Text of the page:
Mayor Mayer hopes to establish cyberbullying resources, an arts corridor and more in 2018.
In the new year, Mayor David Mayer aims to put Gloucester Township on the map — literally.
Encompassing seven ZIP codes that satisfy post office districts, the township itself, which is home to nearly 70,000 people, can seem geographically and figuratively ambiguous.
“The township suffers from an identity crisis, because of all the ZIP codes that we have,” Mayer said.
Throughout 2018, the township plans to expand its branding initiatives through social media, video campaigns and advertisements, such as installing more of the vibrant “Gloucester Township” posts that welcome travelers easing off the Route 42 exits.
With a concrete character, Mayer said the township can more easily establish itself as an enticing community to attract residents and businesses.
Economic development will continue to be a paramount objective, as there are commercial business plans in store for the Gloucester Township Premium Outlets, including the stretch of Black Horse Pike that leads to the shopping center starting at Church Street.
Local government hopes to transform that portion of the pike into an arts corridor. Building off of its 2014 refurbishing of Academy Hall, which is home to Mainstage Center for the Arts, Mayer says a black box theater will ideally break ground in a neighboring area by the Gloucester Township–Blackwood Rotary Branch Library.
“The reason, besides supporting the arts, is to bring people to that area,” Mayer said. “The more foot traffic there, the more possibility of growth.”
Shopping centers along Blackwood-Clementon Road will also receive new businesses, including the renovation of Commerce Square Shopping Center and the construction of a Royal Farms.
Along the lines of infrasture, Mayer hopes to repurpose the township’s two Nike Missile bases, including radar and launch parcels that were used by the United States military during the Cold War. One of the 20-acre bases is located on Cross Keys Road, while the other can be found in Erial.
Mayer says the possibilities for these bases are open-ended, but he hopes a developer will seek interest in the properties this year.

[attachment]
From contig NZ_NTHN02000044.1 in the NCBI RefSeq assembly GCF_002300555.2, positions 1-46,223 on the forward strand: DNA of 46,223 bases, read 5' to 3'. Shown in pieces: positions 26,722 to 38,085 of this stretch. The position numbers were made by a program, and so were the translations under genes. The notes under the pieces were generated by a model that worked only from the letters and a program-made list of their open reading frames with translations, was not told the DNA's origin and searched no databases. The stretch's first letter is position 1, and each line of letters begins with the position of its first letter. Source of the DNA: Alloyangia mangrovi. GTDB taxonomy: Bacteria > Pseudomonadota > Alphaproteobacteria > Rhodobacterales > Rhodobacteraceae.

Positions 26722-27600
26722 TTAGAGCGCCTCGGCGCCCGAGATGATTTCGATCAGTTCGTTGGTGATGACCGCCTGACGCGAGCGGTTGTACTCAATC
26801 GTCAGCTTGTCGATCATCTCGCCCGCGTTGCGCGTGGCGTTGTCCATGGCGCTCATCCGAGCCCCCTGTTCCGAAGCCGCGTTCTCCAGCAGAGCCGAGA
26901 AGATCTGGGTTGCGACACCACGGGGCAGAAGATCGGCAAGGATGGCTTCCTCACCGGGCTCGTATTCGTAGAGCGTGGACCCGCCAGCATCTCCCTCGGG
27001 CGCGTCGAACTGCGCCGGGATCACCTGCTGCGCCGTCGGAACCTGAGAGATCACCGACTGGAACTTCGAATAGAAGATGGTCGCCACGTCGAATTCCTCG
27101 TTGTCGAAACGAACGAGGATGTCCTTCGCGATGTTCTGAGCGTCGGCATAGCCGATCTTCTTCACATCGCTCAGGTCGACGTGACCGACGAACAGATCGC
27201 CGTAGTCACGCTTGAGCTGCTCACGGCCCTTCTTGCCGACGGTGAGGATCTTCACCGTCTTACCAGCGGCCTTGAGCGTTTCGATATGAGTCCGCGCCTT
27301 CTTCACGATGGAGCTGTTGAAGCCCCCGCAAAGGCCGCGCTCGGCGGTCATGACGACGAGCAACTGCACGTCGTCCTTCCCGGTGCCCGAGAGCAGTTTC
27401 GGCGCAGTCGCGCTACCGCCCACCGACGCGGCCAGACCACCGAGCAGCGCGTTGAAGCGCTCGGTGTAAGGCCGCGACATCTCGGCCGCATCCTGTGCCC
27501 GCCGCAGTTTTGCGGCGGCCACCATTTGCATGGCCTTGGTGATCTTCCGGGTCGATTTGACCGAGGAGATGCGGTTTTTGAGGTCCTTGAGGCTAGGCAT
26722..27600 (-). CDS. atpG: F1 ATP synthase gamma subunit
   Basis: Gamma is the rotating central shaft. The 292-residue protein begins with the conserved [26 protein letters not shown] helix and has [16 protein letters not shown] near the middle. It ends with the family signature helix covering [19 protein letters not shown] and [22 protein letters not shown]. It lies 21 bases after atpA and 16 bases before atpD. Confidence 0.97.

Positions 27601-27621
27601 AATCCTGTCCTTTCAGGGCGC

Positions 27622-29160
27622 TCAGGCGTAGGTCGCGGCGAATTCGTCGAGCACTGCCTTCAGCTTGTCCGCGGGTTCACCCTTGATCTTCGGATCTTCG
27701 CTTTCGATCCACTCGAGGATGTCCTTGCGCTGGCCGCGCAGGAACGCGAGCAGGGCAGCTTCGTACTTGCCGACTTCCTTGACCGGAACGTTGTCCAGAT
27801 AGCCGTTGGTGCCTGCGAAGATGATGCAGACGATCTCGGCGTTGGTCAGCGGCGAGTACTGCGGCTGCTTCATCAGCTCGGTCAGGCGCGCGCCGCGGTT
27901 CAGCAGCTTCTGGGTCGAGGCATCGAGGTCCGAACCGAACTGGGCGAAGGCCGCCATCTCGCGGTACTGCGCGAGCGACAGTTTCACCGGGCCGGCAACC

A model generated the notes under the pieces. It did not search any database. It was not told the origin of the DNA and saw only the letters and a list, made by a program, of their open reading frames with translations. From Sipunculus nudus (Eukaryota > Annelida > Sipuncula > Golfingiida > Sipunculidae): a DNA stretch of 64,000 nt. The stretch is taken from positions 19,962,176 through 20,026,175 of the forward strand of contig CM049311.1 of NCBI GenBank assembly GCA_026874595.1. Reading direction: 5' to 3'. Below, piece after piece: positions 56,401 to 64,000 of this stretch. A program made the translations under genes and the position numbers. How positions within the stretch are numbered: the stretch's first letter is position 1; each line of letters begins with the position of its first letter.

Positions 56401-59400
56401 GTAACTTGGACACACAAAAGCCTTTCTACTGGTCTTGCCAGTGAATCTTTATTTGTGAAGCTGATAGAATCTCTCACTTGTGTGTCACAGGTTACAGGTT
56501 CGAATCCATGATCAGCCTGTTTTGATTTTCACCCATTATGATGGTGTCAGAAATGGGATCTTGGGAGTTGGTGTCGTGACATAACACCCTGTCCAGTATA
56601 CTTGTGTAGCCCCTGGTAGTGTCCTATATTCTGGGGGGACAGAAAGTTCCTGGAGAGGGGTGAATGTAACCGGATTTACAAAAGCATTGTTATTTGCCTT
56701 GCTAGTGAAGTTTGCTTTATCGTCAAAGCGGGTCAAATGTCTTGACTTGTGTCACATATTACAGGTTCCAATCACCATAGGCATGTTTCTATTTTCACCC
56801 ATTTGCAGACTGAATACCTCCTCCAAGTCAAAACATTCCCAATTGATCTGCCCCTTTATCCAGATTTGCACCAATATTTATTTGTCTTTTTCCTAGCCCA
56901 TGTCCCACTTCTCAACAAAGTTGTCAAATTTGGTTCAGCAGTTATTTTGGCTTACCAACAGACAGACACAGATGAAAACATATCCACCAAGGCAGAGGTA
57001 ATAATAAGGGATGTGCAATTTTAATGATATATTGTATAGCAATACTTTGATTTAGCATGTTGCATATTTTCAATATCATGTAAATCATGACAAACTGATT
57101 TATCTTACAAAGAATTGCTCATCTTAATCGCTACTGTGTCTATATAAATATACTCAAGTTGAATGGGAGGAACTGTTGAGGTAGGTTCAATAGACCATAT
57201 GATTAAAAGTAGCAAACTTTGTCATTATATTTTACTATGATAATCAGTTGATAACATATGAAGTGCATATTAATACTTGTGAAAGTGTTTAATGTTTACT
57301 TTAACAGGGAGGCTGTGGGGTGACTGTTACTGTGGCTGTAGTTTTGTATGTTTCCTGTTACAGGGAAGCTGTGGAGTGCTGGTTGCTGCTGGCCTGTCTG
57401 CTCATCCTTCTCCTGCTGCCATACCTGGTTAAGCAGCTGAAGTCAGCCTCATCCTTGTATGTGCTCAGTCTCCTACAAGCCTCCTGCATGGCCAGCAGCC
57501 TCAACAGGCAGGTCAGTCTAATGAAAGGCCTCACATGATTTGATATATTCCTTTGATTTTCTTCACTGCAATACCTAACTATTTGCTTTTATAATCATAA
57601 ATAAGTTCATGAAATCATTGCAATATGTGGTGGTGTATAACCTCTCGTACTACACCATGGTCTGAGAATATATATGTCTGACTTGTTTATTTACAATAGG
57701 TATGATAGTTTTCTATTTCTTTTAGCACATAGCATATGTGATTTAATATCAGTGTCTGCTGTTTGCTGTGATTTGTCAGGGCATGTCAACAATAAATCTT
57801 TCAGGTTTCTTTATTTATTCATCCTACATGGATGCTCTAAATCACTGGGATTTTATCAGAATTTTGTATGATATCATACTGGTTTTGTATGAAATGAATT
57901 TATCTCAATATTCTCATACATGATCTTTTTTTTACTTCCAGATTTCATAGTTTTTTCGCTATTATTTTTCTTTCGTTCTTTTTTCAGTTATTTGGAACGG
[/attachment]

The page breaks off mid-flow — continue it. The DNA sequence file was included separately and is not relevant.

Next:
The township intends to revitalize another landmark by adding solar panels to the GEM Landfill, which Gloucester Township continues to monitor and treat for water pollution. The state took over operations in 2014.
“We’re going to take formerly the №1 superfund site in the nation, and we’re going to make it sustainable,” Mayer said.
Continuing to fulfill sustainable goals, the township plans to hire a developer in 2018 to finalize the remaining blueprints of the bike share program, which launched in August. Mayer says within the next two years, the route will eventually weave all the way to Runnemede.
Aside from physical fitness, the township strives to nurture the mental and emotional health of its residents this year.
In 2016, according to Mayer, Gloucester Township became the first town in the state to put a drug counselor in a municipal court. Throughout the past year, these counselors have started mentoring individuals just after they’ve been arrested for drug activity, instead of waiting until court dates. The township instends to partner with the county to start this particular practice across the region through Project SAVE (Substance Abuse Victimization Effort.)
“That is when the person (after being arrested) is probably at their lowest and maybe most amenable to getting help,” Mayer said. “Our goal is to get help for those individuals afflicted with that disease.”
Aiming to heal young people, local government recently submitted an application to receive $100,00 from the 2017 Mayor’s Challenge, sponsored by former New York City Mayor Michael Bloomberg, which the township wants to use for cyberbullying education.
The competition encourages towns to recognize a problem and then, using the money, create a solution that can be implemented in other municipalities. In January, 35 cities will be selected for the grant.
In Mayer’s plan, the finances will benefit a series of courses informing parents and children about the effects of online harassment and eventually preventing the harassment. The digital interactives include a GT Cyber Safety License, the GT Cyber GO Application and a Cyber Innovation Center.
“We’ve seen an increase in crisis calls for juveniles. We’re tying that to cyberbullying, and we think there’s a correlation there,” Mayer said. “We’re not educating the kids well enough.”